Download 30 Scripts Up For Oscars!

Need I say more? Go to Film Buff Online to get the screenplays of 30 films up for consideration at the Oscars. But do it quick, they won’t stay up for long! Once awards season is over, the studios won’t want them floating around.

Also: Tarantino is the best. Check out the first two pages of his script for Django Unchained above.

Read 30 2012 Oscar Hopeful Screenplays
Rich Drees @ Film Buff Online

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For movie fans who like to read screenplays, it’s one of the perks of awards season that most studios hoping to get some Academy Award consideration post online a sampling of what they consider their best screenplays of the year. This year we have 30 scripts that have been offered up by the studios on their various “For Your Consideration” websites for reading.

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Why Did Smash Crash and Burn?

Smash had a very promising start, with a great pilot that got us all hooked and excited to see where the show would go. Unfortunately, it didn’t go anywhere. Quickly devolving into uninteresting side plots and melodramatic characterizations, this show simply lost track of what it was meant to be: a story about producing a Broadway show.

Viewers who are interested in the premise of Smash have no desire to see the show be more about the often times ridiculous behaviors of the various characters, but instead about the actual production, about Marilyn Monroe, and about breathing life into her story through song and dance. While some element of the drama behind the drama is of course a necessary part of such a story, Smash has, it seems, totally lost sight of the actual Broadway production.

Check out this great (although somewhat lengthy) article on the various elements of the production of Smash‘s first season that seems to have created the perfect storm, dooming this promising series to becoming a joke.

How “Smash” Became TV’s Biggest Train Wreck
Kate Arthur @ BuzzFeed

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Smash was supposed to be the show that saved NBC — but people laughed at it instead. How did it all go so wrong?

A year ago, Smash began its first season on NBC, critically praised andexceedingly hyped, with the well-funded backing of the network and its chairman, Robert Greenblatt, who considered the musical drama his pet project. Steven Spielberg had dreamed up the concept, and his DreamWorks TV was behind it.

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Can Adaptations Be Better Than Their Originals?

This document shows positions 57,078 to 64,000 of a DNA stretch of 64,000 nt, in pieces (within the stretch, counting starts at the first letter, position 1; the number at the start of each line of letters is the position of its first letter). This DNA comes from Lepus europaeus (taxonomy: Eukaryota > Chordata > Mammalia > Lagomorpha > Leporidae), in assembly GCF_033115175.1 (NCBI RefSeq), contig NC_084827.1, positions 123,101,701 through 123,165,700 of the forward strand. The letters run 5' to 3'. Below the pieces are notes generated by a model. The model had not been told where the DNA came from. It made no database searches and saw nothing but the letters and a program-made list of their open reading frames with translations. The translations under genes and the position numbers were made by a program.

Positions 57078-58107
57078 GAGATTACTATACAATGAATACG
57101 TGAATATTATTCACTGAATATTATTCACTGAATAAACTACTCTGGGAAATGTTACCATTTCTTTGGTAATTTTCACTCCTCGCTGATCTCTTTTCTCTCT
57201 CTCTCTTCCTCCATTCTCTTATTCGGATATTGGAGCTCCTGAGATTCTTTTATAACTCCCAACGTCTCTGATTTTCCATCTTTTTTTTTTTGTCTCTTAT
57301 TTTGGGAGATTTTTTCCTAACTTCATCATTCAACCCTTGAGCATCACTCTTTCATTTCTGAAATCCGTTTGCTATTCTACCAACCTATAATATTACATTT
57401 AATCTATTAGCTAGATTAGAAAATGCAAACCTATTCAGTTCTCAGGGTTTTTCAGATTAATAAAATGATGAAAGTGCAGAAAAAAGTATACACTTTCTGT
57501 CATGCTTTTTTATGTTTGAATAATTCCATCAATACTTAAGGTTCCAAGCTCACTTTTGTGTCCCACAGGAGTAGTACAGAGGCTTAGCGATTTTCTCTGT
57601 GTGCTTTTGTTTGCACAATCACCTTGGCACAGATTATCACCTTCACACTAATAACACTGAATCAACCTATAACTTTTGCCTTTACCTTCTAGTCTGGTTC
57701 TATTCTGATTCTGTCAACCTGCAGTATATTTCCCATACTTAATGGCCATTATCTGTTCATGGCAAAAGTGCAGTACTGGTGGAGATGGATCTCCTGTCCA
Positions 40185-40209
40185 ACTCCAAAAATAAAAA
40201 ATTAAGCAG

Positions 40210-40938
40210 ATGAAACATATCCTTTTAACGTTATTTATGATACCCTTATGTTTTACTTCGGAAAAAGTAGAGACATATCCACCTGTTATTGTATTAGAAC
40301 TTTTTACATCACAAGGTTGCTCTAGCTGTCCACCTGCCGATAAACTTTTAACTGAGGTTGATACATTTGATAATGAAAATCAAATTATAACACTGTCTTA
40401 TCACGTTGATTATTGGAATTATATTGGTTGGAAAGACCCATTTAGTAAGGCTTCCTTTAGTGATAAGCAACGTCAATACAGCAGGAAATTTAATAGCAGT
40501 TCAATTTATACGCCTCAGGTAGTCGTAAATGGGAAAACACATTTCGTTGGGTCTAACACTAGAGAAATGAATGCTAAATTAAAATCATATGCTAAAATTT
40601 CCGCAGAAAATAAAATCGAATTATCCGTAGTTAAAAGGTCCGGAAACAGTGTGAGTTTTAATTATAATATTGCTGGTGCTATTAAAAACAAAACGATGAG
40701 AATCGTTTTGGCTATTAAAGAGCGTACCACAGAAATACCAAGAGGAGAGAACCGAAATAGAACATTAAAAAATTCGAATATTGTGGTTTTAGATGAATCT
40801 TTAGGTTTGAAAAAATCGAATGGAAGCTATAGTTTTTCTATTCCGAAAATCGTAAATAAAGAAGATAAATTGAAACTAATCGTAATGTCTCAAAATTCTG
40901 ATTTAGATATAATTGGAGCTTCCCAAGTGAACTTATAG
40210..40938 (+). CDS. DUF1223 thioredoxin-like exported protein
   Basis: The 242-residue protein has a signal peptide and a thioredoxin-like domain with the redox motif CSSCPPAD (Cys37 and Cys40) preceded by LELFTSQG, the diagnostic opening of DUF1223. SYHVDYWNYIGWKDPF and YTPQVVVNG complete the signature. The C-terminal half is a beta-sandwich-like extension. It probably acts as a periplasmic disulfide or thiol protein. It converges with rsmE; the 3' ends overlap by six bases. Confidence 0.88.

Although we are in an era of shocking un-originality, inundated with sequels, spin-offs, and adaptations, sometimes there is some value in the “derivative” practice of adaptation. There are many instances where an adapted work is much more successful than its original, and the article below lists and discusses 14 such examples, complete with clips for demonstration.

The best example, in my opinion, is Buffy the Vampire Slayer. Joss Whedon’s original concept was a film that was made in 1992, but was unfortunately skewed from his intentions simply by having the wrong director. Whedon intended the film to be taken seriously, while Fran Rubel Kuzui turned it into a campy, cheesy teen horror flick. When given the opportunity to turn it into a show, then, Whedon indisputably redeemed Buffy, producing the clever, witty, and insightful series that lasted seven seasons and is now in its 9th season in comic book form, continuing to enchant audiences to this day.

What are your favorite examples of adaptations that are better than their originals?

Clear eyes, full hearts, eh, I’ll just wait for the TV show: 14 TV series that usurped their original film versions
Jason Heller, Joel Keller, Noel Murray, Nathan Rabin, Tasha Robinson, and Scott Tobias @ A.V. Club

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In the hierarchy of entertainment, television adaptations are generally considered poor relations of the films that spawned them. Oftentimes adaptations of films never make it past the pilot stage, like an ill-fated 1997 television version of Fargo starring Edie Falco. Even when television adaptations do make it onto a network schedule, they seldom make it past a single season. But every once in a while, a television adaptation—official, loose, or otherwise—usurps its big-screen version in the public’s imagination.

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